- (used with a negative; it replaces the first as in an equative comparison) to the same extent asshe is not so old as you
- (intensifier)it's so lovely; I love you so
- in the state or manner expressed or impliedthey're happy and will remain so
- (not used with a negative; foll by an auxiliary verb or do, have, or be used as main verbs) also; likewiseI can speak Spanish and so can you
- informal indeed: used to contradict a negative statementYou didn't tell the truth. I did so!
- archaic provided that
- and so on or and so forth and continuing similarly
- just so See just (def. 19)
- or so approximatelyfifty or so people came to see me
- quite so I agree; exactly
- so be it used to express agreement or resignation
- so much
- a certain degree or amount (of)
- a lot (of)it's just so much nonsense
- so much for
- no more can or need be said about
- used to express contempt for something that has failedso much for your bright idea
- in order (that)to die so that you might live
- with the consequence (that)he was late home, so that there was trouble
- so as (takes an infinitive) in order (to)to slim so as to lose weight
- in consequence; henceshe wasn't needed, so she left
- used to introduce a sentence expressing resignation, amazement, or sarcasmso you're publishing a book!
- thereupon; and thenand so we ended up in France
- used to introduce a sentence or clause to add emphasishe's crazy, so he is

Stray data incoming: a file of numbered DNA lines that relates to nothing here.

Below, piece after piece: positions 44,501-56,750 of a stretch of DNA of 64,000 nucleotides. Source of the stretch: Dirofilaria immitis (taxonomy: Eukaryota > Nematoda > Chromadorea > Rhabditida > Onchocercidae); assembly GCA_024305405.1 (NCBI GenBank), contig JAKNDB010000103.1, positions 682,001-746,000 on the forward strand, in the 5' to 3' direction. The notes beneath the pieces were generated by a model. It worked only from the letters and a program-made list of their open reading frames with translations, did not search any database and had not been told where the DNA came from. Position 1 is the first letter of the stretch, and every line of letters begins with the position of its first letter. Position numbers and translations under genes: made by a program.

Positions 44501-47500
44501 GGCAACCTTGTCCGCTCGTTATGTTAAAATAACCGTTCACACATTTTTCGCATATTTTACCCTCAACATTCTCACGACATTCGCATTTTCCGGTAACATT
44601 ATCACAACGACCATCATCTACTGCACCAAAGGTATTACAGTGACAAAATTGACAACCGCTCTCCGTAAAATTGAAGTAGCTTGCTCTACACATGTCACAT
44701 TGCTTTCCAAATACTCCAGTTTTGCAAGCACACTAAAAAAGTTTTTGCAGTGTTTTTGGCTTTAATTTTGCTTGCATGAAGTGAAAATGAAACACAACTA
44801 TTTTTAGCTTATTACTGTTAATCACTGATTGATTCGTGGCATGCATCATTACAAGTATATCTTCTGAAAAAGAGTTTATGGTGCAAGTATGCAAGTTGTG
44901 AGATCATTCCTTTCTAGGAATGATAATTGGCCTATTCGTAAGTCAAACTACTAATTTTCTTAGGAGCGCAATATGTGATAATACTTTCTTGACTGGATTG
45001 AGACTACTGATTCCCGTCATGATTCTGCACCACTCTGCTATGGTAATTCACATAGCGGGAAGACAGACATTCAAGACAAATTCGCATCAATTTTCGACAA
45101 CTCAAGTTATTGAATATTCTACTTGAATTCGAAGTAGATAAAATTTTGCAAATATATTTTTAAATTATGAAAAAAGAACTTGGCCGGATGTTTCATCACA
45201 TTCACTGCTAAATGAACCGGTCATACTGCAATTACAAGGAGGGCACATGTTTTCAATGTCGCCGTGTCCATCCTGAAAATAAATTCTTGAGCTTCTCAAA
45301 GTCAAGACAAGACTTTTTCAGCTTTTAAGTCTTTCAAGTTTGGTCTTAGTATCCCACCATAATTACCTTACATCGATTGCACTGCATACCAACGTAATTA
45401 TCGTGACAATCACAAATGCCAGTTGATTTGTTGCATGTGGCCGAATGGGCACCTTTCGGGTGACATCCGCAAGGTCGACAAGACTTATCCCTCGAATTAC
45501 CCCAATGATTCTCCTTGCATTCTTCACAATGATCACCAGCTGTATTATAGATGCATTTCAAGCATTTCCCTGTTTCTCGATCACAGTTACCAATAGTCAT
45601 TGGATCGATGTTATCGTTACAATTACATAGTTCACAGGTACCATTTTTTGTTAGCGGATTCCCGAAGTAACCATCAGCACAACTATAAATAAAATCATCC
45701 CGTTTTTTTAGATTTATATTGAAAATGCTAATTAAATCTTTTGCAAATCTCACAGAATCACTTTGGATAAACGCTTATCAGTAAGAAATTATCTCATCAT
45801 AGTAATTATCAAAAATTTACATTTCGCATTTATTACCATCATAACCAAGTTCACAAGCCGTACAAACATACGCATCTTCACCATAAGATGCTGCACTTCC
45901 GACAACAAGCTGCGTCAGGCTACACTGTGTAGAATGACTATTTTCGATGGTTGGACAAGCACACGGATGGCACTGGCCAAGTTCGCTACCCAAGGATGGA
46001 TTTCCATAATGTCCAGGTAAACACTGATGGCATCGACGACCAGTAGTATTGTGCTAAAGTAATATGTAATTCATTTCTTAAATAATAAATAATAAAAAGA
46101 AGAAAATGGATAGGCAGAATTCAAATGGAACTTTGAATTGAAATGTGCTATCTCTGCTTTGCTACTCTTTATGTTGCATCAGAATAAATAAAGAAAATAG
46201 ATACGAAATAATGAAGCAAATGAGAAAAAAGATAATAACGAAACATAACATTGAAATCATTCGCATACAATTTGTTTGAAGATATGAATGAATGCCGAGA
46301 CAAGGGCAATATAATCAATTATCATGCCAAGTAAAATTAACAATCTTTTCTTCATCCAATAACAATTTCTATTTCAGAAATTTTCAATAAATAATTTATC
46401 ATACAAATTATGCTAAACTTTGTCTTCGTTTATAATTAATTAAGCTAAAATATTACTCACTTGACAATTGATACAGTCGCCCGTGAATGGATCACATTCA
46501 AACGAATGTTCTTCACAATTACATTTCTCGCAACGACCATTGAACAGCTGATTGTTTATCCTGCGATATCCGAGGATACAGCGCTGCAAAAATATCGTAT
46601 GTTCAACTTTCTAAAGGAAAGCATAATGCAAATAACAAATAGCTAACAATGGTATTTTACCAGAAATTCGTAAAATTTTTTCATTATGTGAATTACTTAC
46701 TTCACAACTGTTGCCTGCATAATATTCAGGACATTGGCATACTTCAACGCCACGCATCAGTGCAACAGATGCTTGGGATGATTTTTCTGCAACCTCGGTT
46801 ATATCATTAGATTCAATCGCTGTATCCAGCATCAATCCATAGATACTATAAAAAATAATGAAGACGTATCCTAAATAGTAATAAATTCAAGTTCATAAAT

- so what! informal what importance does that have?
- used to substitute for a clause or sentence, which may be understoodyou'll stop because I said so
- (used with is, was, etc) factual; trueit can't be so
- an exclamation of agreement, surprise, etc
- music a variant spelling of soh
Word Origin and History for so much
Old English swa, swæ (adv., conj., pron.) "in this way," also "to that extent; so as, consequently, therefore," and purely intensive; from Proto-Germanic *swa (cf. Old Saxon, Middle Dutch, Old High German so, Old Norse sva, Danish saa, Swedish så, Old Frisian sa, Dutch zo, German so "so," Gothic swa "as"), from PIE reflexive pronomial stem *swo- "so" (cf. Greek hos "as," Old Latin suad "so," Latin se "himself"), derivative of *s(w)e-, pronoun of the third person and reflexive (see idiom).
Old English swa frequently was strengthened by eall, and so also is contained in compounds as, also, such. The -w- was eliminated by contraction from 12c.; cf. two, which underwent the same process but retained its spelling. As an "introductory particle" [OED] from 1590s. Used to add emphasis or contradict a negative from 1913. So in mid-20c. British slang could mean "homosexual" (adj.). So? as a term of dismissal is attested from 1886 (short for is that so?, etc.). So what as an exclamation of indifference dates from 1934. So-and-so is from 1596 meaning "something unspecified;" first recorded 1897 as a euphemistic term of abuse. Abbreviating phrase and so on is attested from 1724. So far so good is from 1721.
Idioms and Phrases with so much
In addition to the idioms beginning with so
- so as to
- so be it
- so far
- so far as
- so far, so good
- so help me
- soil one's hands
- sold on, be
- sold out
- so long
- so long as
- so many
- so much
- so much as
- so much for
- so much the
- song and dance
- son of a bitch
- so that
- so to speak
- so what
- and so forth (and so on)
- as (so) far as
- as (so) far as possible
- as (so) far as that goes
- as (so) long as
- as (so) much as
- even so
- every now and then (so often)
- go so far as to
- how come (so)
- in so many words
- is that a fact (so)
- I told you so
- just so
- never had it so good
- not (so) bad
- on one's say-so
- or so
- take it (just so much)
- without so much as